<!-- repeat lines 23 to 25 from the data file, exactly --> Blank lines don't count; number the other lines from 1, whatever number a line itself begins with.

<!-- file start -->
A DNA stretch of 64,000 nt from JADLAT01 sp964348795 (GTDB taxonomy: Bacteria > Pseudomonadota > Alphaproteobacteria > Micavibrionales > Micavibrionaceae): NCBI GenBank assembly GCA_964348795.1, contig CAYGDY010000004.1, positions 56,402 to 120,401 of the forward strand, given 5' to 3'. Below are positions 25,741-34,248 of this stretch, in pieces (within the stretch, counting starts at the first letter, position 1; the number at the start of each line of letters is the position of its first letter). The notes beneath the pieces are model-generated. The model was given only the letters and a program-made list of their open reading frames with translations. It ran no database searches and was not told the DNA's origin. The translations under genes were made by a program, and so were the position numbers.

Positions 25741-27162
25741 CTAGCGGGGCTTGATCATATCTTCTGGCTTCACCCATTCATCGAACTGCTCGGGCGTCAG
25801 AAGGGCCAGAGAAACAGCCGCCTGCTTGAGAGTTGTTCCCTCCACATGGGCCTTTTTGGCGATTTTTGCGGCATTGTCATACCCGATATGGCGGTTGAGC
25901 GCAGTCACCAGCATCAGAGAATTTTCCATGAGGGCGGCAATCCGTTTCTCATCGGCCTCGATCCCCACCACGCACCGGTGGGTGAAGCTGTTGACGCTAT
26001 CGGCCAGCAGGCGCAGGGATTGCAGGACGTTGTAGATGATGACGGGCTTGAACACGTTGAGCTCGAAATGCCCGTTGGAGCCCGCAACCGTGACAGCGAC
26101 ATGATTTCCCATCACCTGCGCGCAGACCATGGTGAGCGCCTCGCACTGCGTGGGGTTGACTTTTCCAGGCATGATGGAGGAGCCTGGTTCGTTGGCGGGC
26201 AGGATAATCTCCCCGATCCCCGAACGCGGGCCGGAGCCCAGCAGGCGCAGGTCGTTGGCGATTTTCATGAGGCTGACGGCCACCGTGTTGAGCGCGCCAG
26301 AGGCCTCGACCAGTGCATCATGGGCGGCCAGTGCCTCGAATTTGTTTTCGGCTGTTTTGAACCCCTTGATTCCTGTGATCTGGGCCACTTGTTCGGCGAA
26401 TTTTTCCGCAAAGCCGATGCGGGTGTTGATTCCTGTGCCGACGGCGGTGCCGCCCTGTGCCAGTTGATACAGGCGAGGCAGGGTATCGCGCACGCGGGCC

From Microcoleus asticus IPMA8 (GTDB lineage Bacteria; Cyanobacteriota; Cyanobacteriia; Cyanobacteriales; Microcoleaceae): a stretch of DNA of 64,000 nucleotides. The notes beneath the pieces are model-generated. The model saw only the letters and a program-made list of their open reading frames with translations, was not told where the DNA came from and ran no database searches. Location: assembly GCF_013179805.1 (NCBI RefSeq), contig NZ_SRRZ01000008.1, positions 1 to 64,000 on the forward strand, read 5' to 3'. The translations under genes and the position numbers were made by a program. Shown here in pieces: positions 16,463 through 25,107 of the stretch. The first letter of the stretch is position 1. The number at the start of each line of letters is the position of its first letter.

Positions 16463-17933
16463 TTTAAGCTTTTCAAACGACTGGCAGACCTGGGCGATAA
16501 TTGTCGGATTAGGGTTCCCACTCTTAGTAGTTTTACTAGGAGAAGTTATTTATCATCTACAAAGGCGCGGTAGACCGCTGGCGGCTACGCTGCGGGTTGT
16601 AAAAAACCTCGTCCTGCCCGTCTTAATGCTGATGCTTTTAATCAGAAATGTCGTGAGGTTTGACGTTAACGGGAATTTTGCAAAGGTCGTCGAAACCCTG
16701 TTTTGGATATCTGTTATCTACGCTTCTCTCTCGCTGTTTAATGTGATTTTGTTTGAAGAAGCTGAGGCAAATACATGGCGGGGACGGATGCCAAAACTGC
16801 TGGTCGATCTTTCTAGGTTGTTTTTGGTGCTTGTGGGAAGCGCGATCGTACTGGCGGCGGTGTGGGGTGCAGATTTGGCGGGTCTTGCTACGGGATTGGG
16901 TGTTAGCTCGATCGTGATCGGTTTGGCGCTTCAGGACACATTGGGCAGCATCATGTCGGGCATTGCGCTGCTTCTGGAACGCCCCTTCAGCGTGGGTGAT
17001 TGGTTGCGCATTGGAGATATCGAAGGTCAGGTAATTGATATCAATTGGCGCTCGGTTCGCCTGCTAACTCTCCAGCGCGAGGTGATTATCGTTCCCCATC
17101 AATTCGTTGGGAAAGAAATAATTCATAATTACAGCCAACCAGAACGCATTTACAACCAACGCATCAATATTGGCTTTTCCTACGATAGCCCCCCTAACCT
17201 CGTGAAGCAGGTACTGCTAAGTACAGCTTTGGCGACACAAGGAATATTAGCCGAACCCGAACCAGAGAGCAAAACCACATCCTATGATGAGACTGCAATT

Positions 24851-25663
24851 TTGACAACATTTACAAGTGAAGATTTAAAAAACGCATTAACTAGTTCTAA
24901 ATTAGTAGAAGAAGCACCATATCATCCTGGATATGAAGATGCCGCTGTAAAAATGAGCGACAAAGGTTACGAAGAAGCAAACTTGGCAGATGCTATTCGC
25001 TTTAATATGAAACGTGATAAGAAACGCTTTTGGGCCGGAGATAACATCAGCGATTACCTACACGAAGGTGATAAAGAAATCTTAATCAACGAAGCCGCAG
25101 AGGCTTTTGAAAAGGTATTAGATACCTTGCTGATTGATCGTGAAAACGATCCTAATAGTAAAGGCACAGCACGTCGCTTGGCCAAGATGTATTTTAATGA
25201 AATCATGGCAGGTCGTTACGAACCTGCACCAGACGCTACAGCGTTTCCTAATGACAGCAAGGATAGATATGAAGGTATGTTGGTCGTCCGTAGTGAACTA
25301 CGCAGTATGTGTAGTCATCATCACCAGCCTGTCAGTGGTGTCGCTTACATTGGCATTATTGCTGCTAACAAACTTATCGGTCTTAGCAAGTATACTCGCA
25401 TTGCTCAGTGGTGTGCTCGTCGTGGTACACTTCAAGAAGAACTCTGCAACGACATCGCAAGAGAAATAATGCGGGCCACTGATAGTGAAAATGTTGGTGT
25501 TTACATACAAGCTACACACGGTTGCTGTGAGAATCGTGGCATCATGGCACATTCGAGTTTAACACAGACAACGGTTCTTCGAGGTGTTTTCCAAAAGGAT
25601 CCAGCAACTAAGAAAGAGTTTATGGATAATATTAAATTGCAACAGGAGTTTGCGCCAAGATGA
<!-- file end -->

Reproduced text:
24851 TTGACAACATTTACAAGTGAAGATTTAAAAAACGCATTAACTAGTTCTAA
24901 ATTAGTAGAAGAAGCACCATATCATCCTGGATATGAAGATGCCGCTGTAAAAATGAGCGACAAAGGTTACGAAGAAGCAAACTTGGCAGATGCTATTCGC
25001 TTTAATATGAAACGTGATAAGAAACGCTTTTGGGCCGGAGATAACATCAGCGATTACCTACACGAAGGTGATAAAGAAATCTTAATCAACGAAGCCGCAG